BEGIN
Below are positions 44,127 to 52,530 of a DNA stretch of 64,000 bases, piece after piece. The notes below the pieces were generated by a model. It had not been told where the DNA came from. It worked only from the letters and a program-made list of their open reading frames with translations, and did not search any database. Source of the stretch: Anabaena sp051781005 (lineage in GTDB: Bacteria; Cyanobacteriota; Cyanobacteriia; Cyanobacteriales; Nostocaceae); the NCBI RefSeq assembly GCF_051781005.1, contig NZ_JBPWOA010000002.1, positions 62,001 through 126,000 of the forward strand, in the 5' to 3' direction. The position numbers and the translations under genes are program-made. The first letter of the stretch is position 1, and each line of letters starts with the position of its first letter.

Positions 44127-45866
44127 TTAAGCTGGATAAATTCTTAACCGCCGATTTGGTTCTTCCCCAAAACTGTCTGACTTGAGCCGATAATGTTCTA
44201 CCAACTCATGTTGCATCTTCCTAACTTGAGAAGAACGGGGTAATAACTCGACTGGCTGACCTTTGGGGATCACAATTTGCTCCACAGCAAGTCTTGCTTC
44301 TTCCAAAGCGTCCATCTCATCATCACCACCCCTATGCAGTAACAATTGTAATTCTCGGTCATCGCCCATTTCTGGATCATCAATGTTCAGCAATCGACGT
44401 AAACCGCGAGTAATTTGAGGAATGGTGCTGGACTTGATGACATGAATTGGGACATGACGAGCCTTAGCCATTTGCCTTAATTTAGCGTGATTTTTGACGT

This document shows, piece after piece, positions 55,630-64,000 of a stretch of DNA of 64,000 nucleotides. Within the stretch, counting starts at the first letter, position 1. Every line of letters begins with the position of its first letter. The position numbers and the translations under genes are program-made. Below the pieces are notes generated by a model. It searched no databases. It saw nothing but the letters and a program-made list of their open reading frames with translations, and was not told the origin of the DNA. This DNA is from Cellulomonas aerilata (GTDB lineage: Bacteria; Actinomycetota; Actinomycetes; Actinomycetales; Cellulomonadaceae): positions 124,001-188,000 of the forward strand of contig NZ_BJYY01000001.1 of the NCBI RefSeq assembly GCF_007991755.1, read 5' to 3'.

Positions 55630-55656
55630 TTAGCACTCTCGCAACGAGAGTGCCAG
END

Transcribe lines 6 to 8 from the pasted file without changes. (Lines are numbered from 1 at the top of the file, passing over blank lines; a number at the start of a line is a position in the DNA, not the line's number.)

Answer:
44401 AAACCGCGAGTAATTTGAGGAATGGTGCTGGACTTGATGACATGAATTGGGACATGACGAGCCTTAGCCATTTGCCTTAATTTAGCGTGATTTTTGACGT

This document shows, piece after piece, positions 55,630-64,000 of a stretch of DNA of 64,000 nucleotides. Within the stretch, counting starts at the first letter, position 1. Every line of letters begins with the position of its first letter. The position numbers and the translations under genes are program-made. Below the pieces are notes generated by a model. It searched no databases. It saw nothing but the letters and a program-made list of their open reading frames with translations, and was not told the origin of the DNA. This DNA is from Cellulomonas aerilata (GTDB lineage: Bacteria; Actinomycetota; Actinomycetes; Actinomycetales; Cellulomonadaceae): positions 124,001-188,000 of the forward strand of contig NZ_BJYY01000001.1 of the NCBI RefSeq assembly GCF_007991755.1, read 5' to 3'.

Positions 55630-55656